Many compliance officers are "totally in the dark" about rules set by the Treasury Department's Office of Foreign Asset Control, a situation that puts their banks' bottom lines at risk, according to Gene Elerding.
Mr. Elerding, a partner with the law firm of Manatt, Phelps, and Phillips in Los Angeles, hopes to shed some light on these guidelines during the American Bankers Association's National Compliance Conference, which runs June 2-5 in New Orleans.
The conference, dubbed "Compliance in a Whole New World," will focus on how technology has changed banks' handling of rules governing foreign assets, money laundering, community reinvestment, and real-estate lending.
The Treasury Department office releases huge lists of people or companies that the government says have ties to so-called "enemy" countries and are thus off-limits to banks. Compared with other topics at the conference, these rules get dangerously little attention from compliance officers, even though minor violations can cost the bank thousands of dollars, Mr. Elerding said.
"This is a sleeping giant, like money laundering was in the '80s," Mr. Elerding said. "OFAC is the Bank Secrecy Act of the 1990s."
Compliance with the office's rules is tricky because of the sheer volume of names, places, and businesses to track. Tracking is easier now, Mr. Elerding said, because banks can search data bases instead of having to flip through stacks of papers for a single restricted name. But it can still be cumbersome. The conference will focus on the way new computer products have changed how banks handle government regulations. ABA director of compliance Cindy Baltierra said about 500 bankers are expected to attend, about the same as last year.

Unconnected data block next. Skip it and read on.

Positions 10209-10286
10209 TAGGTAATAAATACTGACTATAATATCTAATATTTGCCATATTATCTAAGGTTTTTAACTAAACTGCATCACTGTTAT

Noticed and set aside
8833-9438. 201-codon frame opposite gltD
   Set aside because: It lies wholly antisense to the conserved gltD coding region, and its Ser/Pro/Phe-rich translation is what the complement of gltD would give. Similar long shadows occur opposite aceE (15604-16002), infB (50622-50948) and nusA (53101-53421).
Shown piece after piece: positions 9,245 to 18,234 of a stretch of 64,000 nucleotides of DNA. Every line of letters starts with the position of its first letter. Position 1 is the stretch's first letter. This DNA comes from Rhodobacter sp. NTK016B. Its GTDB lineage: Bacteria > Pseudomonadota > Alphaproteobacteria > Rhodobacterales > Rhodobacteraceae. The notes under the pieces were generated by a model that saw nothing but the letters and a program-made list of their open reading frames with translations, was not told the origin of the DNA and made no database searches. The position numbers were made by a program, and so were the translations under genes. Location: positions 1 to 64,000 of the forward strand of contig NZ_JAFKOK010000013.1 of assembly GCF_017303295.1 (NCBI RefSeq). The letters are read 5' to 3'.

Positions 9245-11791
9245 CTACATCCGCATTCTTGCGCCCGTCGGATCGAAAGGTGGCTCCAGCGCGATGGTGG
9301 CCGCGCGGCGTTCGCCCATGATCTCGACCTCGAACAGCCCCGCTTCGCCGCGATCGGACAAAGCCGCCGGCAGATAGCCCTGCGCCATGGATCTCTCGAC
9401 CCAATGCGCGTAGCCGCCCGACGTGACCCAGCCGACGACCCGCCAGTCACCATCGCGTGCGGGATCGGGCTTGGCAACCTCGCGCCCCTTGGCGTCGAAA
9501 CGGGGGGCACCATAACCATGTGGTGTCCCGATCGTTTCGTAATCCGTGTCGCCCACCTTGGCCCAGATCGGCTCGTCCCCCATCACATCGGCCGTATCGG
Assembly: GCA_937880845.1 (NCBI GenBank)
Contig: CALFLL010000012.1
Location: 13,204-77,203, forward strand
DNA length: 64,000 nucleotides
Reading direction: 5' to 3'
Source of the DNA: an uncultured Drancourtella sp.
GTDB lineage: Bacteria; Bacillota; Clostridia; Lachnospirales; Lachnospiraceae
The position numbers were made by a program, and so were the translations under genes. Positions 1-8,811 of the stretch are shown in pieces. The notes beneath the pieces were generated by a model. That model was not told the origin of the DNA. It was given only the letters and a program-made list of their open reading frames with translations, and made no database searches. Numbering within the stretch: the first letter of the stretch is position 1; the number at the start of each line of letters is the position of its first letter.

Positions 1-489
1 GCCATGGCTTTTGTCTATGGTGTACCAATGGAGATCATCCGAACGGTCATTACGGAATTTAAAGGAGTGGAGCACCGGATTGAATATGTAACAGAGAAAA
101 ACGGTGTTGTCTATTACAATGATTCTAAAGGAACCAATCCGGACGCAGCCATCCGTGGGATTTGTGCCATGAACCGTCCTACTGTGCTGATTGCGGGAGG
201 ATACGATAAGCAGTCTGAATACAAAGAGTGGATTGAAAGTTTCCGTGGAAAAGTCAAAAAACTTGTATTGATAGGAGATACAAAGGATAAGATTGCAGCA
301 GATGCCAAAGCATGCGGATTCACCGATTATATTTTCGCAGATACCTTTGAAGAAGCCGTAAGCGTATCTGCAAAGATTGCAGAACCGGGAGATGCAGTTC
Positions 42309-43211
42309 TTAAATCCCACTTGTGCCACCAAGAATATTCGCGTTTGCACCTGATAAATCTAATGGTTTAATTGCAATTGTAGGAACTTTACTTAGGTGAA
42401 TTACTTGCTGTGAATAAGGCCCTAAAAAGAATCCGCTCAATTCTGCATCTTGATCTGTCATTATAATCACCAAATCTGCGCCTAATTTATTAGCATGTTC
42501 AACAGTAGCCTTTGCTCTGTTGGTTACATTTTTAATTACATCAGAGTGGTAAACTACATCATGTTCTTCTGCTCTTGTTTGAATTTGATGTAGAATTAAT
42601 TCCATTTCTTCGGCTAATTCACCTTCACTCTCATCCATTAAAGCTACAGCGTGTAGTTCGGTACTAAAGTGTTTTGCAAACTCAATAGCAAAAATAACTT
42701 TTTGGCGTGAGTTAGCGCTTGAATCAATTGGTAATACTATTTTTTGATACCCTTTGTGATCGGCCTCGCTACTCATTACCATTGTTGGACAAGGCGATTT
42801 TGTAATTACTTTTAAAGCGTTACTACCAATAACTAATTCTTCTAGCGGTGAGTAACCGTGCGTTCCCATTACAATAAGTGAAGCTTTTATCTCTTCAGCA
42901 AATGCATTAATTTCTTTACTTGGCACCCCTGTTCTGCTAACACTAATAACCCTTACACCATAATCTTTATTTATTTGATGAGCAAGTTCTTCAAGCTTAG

Bankers and consultants said the rapid-fire changes it has brought to compliance make technology an obvious theme for conferences.
"It's quickly becoming clear that banks can do and find lots of things with new technologies," said Lucy H. Griffin, president of Compliance Resources Inc., a Falls Church, Va.-based consulting firm. She is conducting the conference's first session - on avoiding common compliance violations - on Sunday afternoon. "It's a very timely theme for the conference."
Robert P. Chamness, president of CFI Proservices, a Portland, Ore.-based compliance software firm, will deliver the keynote address on Monday, the first full day of the conference. Mr. Chamness will discuss smart cards, Internet banking, and other issues facing compliance officers in the future.
Mr. Elerding will carry on that theme. He said many banks will be slow to embrace stored-value cards and the like, choosing to stay with "safer" products like debit cards. But he said banks shouldn't be nervous about the increase in electronic and telephone banking.
"We've been making wire transfers over the phone for two decades," Mr. Elerding said. "The Internet and telephone banking are just bringing this down to the common person."
Tuesday will be devoted mainly to compliance with the Community Reinvestment Act, with regulators, bankers, and trade group officials talking about ways to manage compliance under the new rules.
The conference closes Wednesday morning with a question-and-answer session featuring representatives from the four banking agencies.